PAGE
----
The Digital Humanities at Oxford Summer School is a fairly long one. In July 1997 the Oxford University Computing Services ran a TEI Summer School. This taught the Guidelines of the Text Encoding Initiative. A photo of this first summer school is below:
The TEI Summer Schools were organised and run primarily by Lou Burnard, who continued to run them, with the assistance of Sebastian Rahtz for many years. If we have a loose definition of 'Summer' ranging from February to November, then the TEI Summer Schools continued annually from 1997 until they became the Digital Humanities at Oxford Summer School in 2011. The teaching was primarily done by Lou Burnard, Sebastian Rahtz, and James Cummings and occasionally they would experiment with the structure of the summer school attempting other pedagogical methods. In 2008 they decided to experiment by appending a 2-day workshop on XSLT to that year's 3-day TEI Summer School. This was successful but all agreed that there needed to be more time devoted to the teaching of what to do with this XML once you had created it. In 2009 they experimented with embedding it more through the TEI Workshop, which worked to some degree but didn't do either subject justice.
For 2010 James Cummings suggested that students be offered a choice of two afternoon workshops in parallel (or a surgery consultation on their encoding if they didn't want to attend either workshop). This was fairly successful (though most people didn't attend the encoding surgeries), and based on the success of this James suggested that for 2011 they run two parallel streams throughout the week. This would not be 2 set workshops, but each slot having two choices that people could choose from (much like a conference). The thought was still that it would be difficult to cater for everyone's desire and that giving them the flexibility to pick and choose between more or less technical options would be a good approach. 2011 was also the first year we started officially referring to it as a "Digital Humanities Summer School" as opposed to a "TEI Summer School" and was jointly organised by Sebastian Rahtz and James Cummings.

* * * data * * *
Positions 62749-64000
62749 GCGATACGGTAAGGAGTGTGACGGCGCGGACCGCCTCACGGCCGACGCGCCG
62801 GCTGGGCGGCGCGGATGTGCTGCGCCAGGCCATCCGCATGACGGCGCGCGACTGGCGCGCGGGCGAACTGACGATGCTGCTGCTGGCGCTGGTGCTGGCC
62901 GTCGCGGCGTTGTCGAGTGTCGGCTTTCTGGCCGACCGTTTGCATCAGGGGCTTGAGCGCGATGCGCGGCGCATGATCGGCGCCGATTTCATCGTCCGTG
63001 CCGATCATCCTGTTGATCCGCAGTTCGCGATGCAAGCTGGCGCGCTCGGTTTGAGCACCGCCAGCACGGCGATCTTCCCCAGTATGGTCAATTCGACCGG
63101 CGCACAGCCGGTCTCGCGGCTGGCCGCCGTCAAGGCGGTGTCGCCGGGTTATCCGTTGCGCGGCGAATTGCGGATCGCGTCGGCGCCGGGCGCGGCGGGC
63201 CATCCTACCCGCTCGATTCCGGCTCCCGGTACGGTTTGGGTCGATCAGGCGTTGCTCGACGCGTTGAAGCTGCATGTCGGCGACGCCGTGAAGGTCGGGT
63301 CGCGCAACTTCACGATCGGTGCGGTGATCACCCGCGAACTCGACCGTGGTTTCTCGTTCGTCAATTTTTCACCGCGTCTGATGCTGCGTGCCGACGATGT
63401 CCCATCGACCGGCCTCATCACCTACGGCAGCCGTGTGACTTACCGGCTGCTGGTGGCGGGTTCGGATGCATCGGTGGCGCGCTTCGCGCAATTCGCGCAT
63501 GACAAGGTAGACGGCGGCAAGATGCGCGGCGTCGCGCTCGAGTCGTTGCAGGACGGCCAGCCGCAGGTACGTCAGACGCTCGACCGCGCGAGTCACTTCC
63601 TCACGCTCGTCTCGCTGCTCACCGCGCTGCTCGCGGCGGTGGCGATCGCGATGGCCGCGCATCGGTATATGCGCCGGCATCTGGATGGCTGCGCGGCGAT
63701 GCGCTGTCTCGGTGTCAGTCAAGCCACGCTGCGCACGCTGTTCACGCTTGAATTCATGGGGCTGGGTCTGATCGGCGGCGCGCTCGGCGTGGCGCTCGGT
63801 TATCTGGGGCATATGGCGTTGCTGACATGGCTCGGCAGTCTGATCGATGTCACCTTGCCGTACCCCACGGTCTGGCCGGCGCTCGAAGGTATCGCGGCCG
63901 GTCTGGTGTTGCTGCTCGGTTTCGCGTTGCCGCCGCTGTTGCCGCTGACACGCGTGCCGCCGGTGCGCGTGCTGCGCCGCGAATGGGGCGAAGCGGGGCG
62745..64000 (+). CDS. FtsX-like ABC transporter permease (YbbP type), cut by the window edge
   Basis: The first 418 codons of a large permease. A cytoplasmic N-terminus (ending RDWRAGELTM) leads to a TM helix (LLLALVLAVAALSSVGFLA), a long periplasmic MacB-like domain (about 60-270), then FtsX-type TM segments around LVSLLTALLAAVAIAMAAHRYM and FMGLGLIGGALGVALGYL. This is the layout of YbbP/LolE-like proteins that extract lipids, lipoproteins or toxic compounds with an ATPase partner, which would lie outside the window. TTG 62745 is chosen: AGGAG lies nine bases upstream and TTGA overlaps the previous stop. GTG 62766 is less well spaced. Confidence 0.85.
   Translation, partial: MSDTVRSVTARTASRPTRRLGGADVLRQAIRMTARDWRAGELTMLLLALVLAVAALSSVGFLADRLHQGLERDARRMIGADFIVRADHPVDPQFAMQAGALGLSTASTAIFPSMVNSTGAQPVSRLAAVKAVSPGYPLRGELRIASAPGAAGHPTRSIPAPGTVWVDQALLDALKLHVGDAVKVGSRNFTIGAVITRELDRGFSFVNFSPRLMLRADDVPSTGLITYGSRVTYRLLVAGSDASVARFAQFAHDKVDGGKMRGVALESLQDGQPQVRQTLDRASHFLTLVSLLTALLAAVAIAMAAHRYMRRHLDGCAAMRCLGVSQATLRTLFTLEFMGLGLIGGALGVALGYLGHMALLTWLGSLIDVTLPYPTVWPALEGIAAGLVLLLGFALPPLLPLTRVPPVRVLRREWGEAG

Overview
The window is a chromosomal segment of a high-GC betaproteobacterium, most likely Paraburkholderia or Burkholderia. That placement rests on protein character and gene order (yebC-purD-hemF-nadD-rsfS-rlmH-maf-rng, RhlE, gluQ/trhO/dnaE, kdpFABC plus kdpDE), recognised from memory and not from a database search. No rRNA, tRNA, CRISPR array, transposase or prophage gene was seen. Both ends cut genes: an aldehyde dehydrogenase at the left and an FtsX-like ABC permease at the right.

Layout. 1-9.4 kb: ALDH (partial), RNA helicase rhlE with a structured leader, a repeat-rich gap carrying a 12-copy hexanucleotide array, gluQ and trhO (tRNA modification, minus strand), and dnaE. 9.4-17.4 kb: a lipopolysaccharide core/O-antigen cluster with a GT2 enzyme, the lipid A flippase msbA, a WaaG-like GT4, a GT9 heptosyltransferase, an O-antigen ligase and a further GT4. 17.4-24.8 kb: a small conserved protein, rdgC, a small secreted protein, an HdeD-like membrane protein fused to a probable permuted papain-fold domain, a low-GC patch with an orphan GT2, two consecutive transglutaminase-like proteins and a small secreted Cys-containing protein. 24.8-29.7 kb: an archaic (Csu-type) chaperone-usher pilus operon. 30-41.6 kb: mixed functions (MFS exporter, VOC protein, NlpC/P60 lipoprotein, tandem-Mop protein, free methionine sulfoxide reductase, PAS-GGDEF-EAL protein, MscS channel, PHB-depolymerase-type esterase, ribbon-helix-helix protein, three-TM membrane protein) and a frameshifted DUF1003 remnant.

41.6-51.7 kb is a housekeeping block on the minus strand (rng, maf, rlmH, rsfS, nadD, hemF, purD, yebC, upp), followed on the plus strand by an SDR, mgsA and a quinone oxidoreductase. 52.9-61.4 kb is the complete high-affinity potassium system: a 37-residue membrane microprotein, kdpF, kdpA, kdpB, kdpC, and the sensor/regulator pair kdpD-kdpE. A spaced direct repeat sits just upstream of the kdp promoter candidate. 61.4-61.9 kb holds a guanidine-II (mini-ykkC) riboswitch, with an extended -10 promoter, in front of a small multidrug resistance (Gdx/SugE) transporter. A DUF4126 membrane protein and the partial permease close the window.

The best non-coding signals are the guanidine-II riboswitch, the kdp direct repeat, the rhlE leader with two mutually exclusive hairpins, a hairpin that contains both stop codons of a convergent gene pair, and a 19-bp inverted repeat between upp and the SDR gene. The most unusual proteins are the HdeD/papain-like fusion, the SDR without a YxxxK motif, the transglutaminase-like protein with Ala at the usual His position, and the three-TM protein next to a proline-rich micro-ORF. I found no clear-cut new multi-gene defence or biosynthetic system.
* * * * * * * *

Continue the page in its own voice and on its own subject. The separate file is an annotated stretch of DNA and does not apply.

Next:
For 2012 the summer school renamed itself the Digital.Humanities @ Oxford Summer School. (That is, the summer school of the Digital.Humanities @ Oxford Network at the University of Oxford.) In 2012, with James Cummings now as Director, it evolved once more into the format very similar to its current one -- plenary or extra-curricular lectures followed by parallel week-long workshops. This brought it into a similar format to other DH training initiatives internationally and finally gave the opportunity for in-depth teaching for a single workshop across a whole week.
In 2012 and 2013 James expanded the organisational committee outside of those running the workshops and invited stakeholders from across the university to contribute more directly to its running. Thanks to the vision and contribution of those committee members the DHOxSS went on to greater and greater success. In 2013 the DHOxSS shifted to having the additional (non-workshop) lectures in parallel in the mornings in order to give more opportunities for extra-curricular lectures. This year also saw an increase from 4 to 5 workshops and corresponding growth in participant numbers. In 2014 there were again 5 workshops and no major structural changes. In 2015 the organisational committee decided to accept a total of 8 workshops which swelled the size of DHOxSS significantly. Also in 2015 Pip Willcox joined James Cummings at co-director of DHOxSS partly because of this expansion in its size but also for a greater separation of roles and additional perspectives. In 2016 the DHOxSS continued on in its current model but increased the number of workshops relying solely on participants bringing their own laptops. In 2018, Pip Willcox was the director of the Summer School, while in 2019 this role was filled by Dave De Roure.
Until 2016 administrative support for the Summer School was provided by the Events Team in IT Services, pro bono, for which we are eternally indebted. From DHOxSS 2017 the administration moved to the Oxford e-Research Centre and the Summer School was organised by a smaller executive committee, taking advice from a larger advisory board.